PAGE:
The division only provides a summary of lost workday claims for occurrences when an employee dies, misses at least one day of work from injury, or has an occupational disease or illness.

A heat stroke may not be a reportable “occupational disease” because as a one-time event it’s likely considered an injury, not a disease or illness, explained Kate Sidora, a spokesperson for the Texas Division of Workers’ Compensation. If a UPS driver is hospitalized or sent home early for heat injury, but able to make the next scheduled shift, that may not be considered a reportable claim because they did not miss at least one day away from work, Sidora added.

Concern for heat safety can vary by supervisor, UPS workers told El Paso Matters. Velasquez has worked for UPS for five years as a part-time package loader and unloader. Her supervisors monitor them for potential heat exhaustion. If someone looks sluggish and overheated, her supervisors will encourage them to drink water and cool down in their office where there’s air conditioning, Velasquez said.

“Yes, I’m there to have a job but my overall health comes first,” Velasquez said. “If I feel I need to stop, I’m going to stop. … There are a couple supervisors who watch out for us and check in on us. I can’t say that for everyone else.”

Committee looks to improve UPS heat safety technology

While the June and July heat waves shattered temperature records around the world, punishing heat waves are more likely to get worse, not better, scientists warn. The burning of fossil fuels releases greenhouse gas emissions, which push temperatures up, which create a greater demand for fossil fuels to power cooling technology, such as air conditioning.

Large fans were recently added to a UPS distribution center in East El Paso, where temperatures tend to be very hot in the summer and very cold in the winter. (Corrie Boudreaux/El Paso Matters)

In the United States, ranked second in current greenhouse gas emissions after China, cities across the country have adopted climate action plans to reduce greenhouse gas emissions.

But in El Paso’s May election, which saw voter turnout of less than 8%, voters blocked Proposition K, a climate charter that would have established a goal of 80% renewable energy by 2030 among other goals. Amanecer People’s Project, a group of climate activists then known as Sunrise El Paso, led the local campaign, but were outspent by opponents of the climate charter, which included El Paso Electric, El Paso Chamber of Commerce, and fossil fuel interest groups.

Nicole Alderete-Ferrini, head of the city’s Office of Climate and Sustainability, now has the challenge of building consensus among Prop K supporters and opponents as she crafts a climate action plan for El Paso.

With people working in increasingly hotter conditions, the UPS contract forms a new committee to look into heat mitigation solutions in its vehicles. The committee, made up of workers, will identify methods of venting and insulating cargo compartments for the company to evaluate and field test.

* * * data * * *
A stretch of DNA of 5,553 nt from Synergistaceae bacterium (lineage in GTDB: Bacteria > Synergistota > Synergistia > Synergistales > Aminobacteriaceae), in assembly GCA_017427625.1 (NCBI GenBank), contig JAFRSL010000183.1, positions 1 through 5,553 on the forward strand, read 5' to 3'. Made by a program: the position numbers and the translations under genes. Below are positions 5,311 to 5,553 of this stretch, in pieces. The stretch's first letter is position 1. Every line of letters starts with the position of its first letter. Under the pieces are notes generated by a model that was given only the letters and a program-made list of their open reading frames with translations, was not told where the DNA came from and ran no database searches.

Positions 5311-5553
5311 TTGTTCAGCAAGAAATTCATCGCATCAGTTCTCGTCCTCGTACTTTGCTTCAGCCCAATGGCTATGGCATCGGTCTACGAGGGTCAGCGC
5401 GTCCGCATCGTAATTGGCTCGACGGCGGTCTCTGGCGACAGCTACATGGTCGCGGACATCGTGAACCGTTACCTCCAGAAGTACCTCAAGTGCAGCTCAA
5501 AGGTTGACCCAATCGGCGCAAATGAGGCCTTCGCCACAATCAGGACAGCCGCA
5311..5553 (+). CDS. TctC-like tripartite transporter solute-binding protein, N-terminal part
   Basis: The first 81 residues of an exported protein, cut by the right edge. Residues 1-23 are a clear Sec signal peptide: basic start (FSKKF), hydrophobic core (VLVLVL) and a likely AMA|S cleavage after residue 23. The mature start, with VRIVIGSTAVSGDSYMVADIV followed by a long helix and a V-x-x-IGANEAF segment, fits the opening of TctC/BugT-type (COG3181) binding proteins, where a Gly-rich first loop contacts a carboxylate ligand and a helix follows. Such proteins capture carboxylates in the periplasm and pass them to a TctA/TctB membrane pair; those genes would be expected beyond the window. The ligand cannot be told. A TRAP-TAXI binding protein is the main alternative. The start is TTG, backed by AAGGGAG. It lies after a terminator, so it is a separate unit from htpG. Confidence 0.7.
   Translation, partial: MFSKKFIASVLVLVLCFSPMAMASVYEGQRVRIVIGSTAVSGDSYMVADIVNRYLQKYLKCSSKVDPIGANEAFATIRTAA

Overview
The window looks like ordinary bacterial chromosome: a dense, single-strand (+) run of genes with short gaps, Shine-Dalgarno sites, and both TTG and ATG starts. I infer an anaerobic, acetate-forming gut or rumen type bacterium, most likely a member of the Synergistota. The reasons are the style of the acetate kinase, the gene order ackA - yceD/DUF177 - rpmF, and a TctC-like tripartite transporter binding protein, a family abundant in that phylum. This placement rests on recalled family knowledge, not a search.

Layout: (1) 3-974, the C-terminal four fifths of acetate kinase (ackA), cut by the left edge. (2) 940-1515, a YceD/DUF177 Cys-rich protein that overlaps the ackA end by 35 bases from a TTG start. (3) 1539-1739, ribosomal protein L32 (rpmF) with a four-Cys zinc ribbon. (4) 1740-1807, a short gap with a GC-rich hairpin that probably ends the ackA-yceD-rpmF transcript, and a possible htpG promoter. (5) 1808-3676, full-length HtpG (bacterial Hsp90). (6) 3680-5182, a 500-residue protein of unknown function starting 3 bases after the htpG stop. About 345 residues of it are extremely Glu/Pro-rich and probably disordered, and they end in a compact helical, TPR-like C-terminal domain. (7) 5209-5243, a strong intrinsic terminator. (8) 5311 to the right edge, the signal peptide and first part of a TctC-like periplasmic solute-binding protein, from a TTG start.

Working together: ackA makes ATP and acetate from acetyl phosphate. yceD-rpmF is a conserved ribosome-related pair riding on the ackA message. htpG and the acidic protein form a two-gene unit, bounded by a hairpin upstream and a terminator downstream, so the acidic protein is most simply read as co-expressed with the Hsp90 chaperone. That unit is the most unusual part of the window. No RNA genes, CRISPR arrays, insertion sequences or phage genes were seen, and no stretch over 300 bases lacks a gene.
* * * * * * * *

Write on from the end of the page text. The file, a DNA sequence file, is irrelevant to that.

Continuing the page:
The cargo floors are made of metal, so insulation beneath the floor could potentially reduce heat from rising up, James suggested. Older vehicles still have clear roofs in the cargo area so that workers can see where they’re working, but the back can feel like a “mobile sauna,” said one driver.

UPS drivers, with ice chests and water bottles prepared, listen to announcements before starting their morning routes. (Corrie Boudreaux/El Paso Matters)

Biciolis-Pace pointed to actions the company is already taking, such as equipping drivers with cooling hats and sleeves.

“We’re taking a scientific approach to help our drivers work safely in the heat,” Biciolis-Pace wrote in an email. “We have worked with top experts in heat safety to study our working conditions and further improve our trainings and protocols to help our employees work safely – especially on hot days.”

UPS workers voted overwhelmingly to approve the five-year contract, following contentious negotiations that almost led to a nationwide strike at the end of July. Velasquez hopes the contract will bring gains in worker safety to other companies – whether it’s FedEx, USPS or Amazon.

“Hopefully what’s happening with us kinda sets a stepping stone for other companies in this type of industry to take care of their workers, or even for workers to stand up for what they need in their jobs as well,” Velasquez said.

Priscilla Totiyapungprasert is a health reporter at El Paso Matters and Report for America corp member. She previously covered food and environment at The Arizona Republic. You can follow her on social...